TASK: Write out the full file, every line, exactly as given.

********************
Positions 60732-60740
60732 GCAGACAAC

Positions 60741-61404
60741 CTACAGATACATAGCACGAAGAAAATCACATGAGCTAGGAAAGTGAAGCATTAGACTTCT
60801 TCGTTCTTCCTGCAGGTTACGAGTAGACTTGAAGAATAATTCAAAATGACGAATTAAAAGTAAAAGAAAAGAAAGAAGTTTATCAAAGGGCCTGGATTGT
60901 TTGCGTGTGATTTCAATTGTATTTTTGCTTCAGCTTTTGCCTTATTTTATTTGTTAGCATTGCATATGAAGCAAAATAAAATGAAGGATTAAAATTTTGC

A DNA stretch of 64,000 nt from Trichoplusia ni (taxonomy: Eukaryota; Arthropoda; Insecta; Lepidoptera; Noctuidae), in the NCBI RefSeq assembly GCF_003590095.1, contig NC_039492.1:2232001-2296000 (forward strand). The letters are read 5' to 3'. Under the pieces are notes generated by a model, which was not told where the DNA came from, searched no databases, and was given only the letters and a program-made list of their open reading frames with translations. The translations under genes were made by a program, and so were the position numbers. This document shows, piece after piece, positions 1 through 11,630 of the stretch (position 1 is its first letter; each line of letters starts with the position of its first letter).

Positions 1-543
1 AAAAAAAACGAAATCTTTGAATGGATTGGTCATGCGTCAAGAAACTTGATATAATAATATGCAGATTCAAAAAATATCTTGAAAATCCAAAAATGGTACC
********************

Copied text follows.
Positions 60732-60740
60732 GCAGACAAC

Positions 60741-61404
60741 CTACAGATACATAGCACGAAGAAAATCACATGAGCTAGGAAAGTGAAGCATTAGACTTCT
60801 TCGTTCTTCCTGCAGGTTACGAGTAGACTTGAAGAATAATTCAAAATGACGAATTAAAAGTAAAAGAAAAGAAAGAAGTTTATCAAAGGGCCTGGATTGT
60901 TTGCGTGTGATTTCAATTGTATTTTTGCTTCAGCTTTTGCCTTATTTTATTTGTTAGCATTGCATATGAAGCAAAATAAAATGAAGGATTAAAATTTTGC

A DNA stretch of 64,000 nt from Trichoplusia ni (taxonomy: Eukaryota; Arthropoda; Insecta; Lepidoptera; Noctuidae), in the NCBI RefSeq assembly GCF_003590095.1, contig NC_039492.1:2232001-2296000 (forward strand). The letters are read 5' to 3'. Under the pieces are notes generated by a model, which was not told where the DNA came from, searched no databases, and was given only the letters and a program-made list of their open reading frames with translations. The translations under genes were made by a program, and so were the position numbers. This document shows, piece after piece, positions 1 through 11,630 of the stretch (position 1 is its first letter; each line of letters starts with the position of its first letter).

Positions 1-543
1 AAAAAAAACGAAATCTTTGAATGGATTGGTCATGCGTCAAGAAACTTGATATAATAATATGCAGATTCAAAAAATATCTTGAAAATCCAAAAATGGTACC